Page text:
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the ultimate lana del rey reference guide

Investigating the many inspirations behind her most iconic lyrics.

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Jul 31 2018, 2:57pm

Image via Youtube. 

Against all odds, the enigmatic Lana Del Rey has won over domineering critics and savage fans alike, incorporating vintage references, Californian imagery, and infusing haunting lyricism into her work throughout her ever evolving career. While most know Del Rey is infatuated with cinematic endeavors and rock-and-roll milestones, it’s not just Californian sunshine and opulent decadence.

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Del Rey is a well-read scholar, and has a thirsty appetite for planting easter eggs throughout her music. For paradise’s sake, she has a tattoo that reads Nabokov Whitman. Here is a complete reference to the most significant, if not subtle, references she’s incorporated into her body of work. After all, life imitates art.

Note: While this lays the groundwork to referential Lana lyricism, all references are not included, as further revealed in her earlier work under names Lizzy Grant, May Jailer, Lana Del Rey Mar, and Sparkle Jumprope Queen. Many of her previous music video intercut plenty of imagery that has still stayed consistent throughout her career. Del Rey is a maestro of historical ghosts that linger subconsciously through the lens of what we’ve read, seen, and heard.

“Take a walk on the wild side....” ("Born to Die") — "Walk on the Wild Side," Lou Reed .

“Light of my life, fire of my loins” (“Off to the Races”) — This is the opener of Vladimir Nabokov’s most notorious work Lolita, which is also another titled track Lana has produced.

“Like to watch me in the glass room, bathroom, Chateau Marmont...” (“Off to the Races”) — The Chateau Marmont is a fixation of Del Rey’s. She’s performed at the notorious Los Angeles hotel, a place filled with multiple Hollywood scandals, deaths, and a wild past. Footage of actress Paz de la Huerta tripping in an inebriated state outside the entrance of the Chateau Marmont was used for the Video Games music video.

“One for the money, two for the show” ("Million Dollar Man") —“Blue Suede Shoes”, Elvis Presley.

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“Elvis is my Daddy, Marilyn’s my mother, Jesus is my bestest friend” ("Body Electric") —The three icons are also depicted in her music video short Tropico. Elvis has appeared multiple times in her music, including the track titled “Elvis”. She has referenced Marilyn Monroe in “Children of the Bad Revolution” (an unreleased track).

“Whitman is my daddy” ("Body Electric") — Lana is referring to Walt Whitman.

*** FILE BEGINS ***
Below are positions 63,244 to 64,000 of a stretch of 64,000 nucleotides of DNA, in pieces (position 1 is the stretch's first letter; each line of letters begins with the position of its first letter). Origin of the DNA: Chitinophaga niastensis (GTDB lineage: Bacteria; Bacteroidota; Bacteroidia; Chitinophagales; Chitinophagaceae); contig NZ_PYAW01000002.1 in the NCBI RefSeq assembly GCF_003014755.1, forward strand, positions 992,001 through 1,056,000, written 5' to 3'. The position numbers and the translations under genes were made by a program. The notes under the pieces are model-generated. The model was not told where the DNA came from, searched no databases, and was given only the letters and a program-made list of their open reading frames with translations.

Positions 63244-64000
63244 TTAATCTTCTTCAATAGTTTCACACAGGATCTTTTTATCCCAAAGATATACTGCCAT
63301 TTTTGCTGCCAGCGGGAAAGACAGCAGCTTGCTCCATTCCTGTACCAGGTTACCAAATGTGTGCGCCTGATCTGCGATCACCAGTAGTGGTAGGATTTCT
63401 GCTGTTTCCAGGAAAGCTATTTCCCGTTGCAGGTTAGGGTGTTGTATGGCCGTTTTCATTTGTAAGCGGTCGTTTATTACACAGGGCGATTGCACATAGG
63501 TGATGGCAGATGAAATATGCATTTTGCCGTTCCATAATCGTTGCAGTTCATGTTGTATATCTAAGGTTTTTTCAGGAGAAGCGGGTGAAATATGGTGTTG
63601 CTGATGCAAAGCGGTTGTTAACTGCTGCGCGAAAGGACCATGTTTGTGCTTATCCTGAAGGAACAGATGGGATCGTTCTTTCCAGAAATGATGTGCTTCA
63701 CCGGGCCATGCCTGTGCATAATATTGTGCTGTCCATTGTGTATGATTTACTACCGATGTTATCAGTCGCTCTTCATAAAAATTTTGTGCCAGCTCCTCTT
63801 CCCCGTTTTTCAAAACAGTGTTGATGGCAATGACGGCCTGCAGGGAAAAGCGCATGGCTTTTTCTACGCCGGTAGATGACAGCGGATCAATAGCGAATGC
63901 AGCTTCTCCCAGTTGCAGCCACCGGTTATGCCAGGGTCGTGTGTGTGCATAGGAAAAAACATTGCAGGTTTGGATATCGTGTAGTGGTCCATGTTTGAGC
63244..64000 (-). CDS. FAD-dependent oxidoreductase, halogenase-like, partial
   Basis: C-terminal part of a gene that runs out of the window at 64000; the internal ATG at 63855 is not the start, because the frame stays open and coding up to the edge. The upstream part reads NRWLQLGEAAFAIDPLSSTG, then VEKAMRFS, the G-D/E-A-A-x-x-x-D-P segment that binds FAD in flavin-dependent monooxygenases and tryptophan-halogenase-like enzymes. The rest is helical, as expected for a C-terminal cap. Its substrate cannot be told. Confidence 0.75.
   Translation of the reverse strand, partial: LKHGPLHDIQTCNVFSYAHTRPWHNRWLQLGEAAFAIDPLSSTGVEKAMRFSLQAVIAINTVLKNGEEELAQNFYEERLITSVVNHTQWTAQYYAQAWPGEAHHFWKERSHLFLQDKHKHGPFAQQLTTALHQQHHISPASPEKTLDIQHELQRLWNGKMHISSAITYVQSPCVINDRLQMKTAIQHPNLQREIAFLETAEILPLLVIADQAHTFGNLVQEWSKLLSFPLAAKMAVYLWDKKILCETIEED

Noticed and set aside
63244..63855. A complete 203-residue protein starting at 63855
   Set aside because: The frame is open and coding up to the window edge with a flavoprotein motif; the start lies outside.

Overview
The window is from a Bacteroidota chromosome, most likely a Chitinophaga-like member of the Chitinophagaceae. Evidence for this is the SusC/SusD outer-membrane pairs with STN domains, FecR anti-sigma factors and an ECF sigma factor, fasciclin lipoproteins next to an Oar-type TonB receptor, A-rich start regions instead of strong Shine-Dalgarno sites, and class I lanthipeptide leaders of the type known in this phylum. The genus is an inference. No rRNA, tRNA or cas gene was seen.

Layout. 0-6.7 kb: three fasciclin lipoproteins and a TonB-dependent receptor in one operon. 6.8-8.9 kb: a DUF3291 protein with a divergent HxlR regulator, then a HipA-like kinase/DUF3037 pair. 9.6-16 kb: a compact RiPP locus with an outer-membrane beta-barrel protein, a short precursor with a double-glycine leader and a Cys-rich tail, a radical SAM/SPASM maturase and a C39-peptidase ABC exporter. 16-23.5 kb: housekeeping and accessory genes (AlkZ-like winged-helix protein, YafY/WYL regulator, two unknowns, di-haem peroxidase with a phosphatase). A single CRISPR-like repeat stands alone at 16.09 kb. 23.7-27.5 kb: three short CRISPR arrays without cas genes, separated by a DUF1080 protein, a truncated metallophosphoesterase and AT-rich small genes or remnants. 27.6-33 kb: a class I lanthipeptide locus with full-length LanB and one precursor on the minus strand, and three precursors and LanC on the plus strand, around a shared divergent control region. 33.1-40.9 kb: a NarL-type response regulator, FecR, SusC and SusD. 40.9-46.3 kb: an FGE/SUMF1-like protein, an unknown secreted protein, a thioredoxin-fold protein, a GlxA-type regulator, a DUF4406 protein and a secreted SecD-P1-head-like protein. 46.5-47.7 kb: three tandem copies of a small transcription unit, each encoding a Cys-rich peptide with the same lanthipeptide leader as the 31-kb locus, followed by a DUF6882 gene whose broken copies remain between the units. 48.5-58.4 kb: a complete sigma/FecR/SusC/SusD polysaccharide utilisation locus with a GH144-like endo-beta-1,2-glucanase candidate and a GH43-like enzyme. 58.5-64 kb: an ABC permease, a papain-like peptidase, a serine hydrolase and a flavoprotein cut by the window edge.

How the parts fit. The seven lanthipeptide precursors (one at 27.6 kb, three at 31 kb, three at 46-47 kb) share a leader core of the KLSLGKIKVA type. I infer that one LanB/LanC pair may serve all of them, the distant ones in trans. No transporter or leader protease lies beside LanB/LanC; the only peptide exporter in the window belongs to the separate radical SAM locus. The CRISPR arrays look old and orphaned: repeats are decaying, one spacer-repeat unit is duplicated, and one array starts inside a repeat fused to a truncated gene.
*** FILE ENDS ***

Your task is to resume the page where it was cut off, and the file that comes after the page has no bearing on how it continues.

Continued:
“Drop it like it’s hot in the pale moonlight” ("Body Electric") —The lyrics “drop it like it’s hot” have appeared in her previous tracks “Ghetto Baby”, “Go Go Dancer”, and “Midnight Dancer Girl” from her Lizzy Grant days. “Drop it Like It’s Hot” is a track produced by Snoop Dogg and Pharrell.

“I’m on fire baby” ("Summertime Sadness") — “I’m on Fire” written by Bruce Springsteen, is about a man’s lustful fondness for a woman who gives him night sweats. This lyrics also appears on Lana’s tracks Body Electric , Baby Blue Love , and Sad Girl .

"Relying on the kindness of strangers” ("Carmen") — Tennessee Williams, A Streetcar Named Desire.

“Drinking cherry schnapps in the velvet night” ("This is What Makes Us Girls") — “Velvet night” is written in Lolita, and mentioned during the beginning of Humbert’s journey with the title character.

“Life imitates art” ("Gods and Monsters") — The Decay of Lying by Oscar Wilde.

“My my my, oh hell yes, honey put on that party dress” ("American") — "Last Dance With Mary Jane", Tom Petty and the Heartbreakers.

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“Harvey’s in the Sky with diamonds and he’s making me crazy” ("Cola") —“Lucy in the Sky with Diamonds”, The Beatles. While this one is highly debatable, since speculation was stirred after Harvey Weinstein’s accusations, it may also correlate with the Jimmy Stewart picture Harvey, based on a play about a rich alcoholic who develops a kinship with a 6-foot tall bunny rabbit.

“I’ve got a burning desire for you baby” ("Burning Desire") — This lyric is a double-entendre, a Lana trademark. A burning desire is often referred in Alcoholic Anonymous as a craving to return to drinking. While the sensual phrase may be lustful, it may also be read as dark temptation.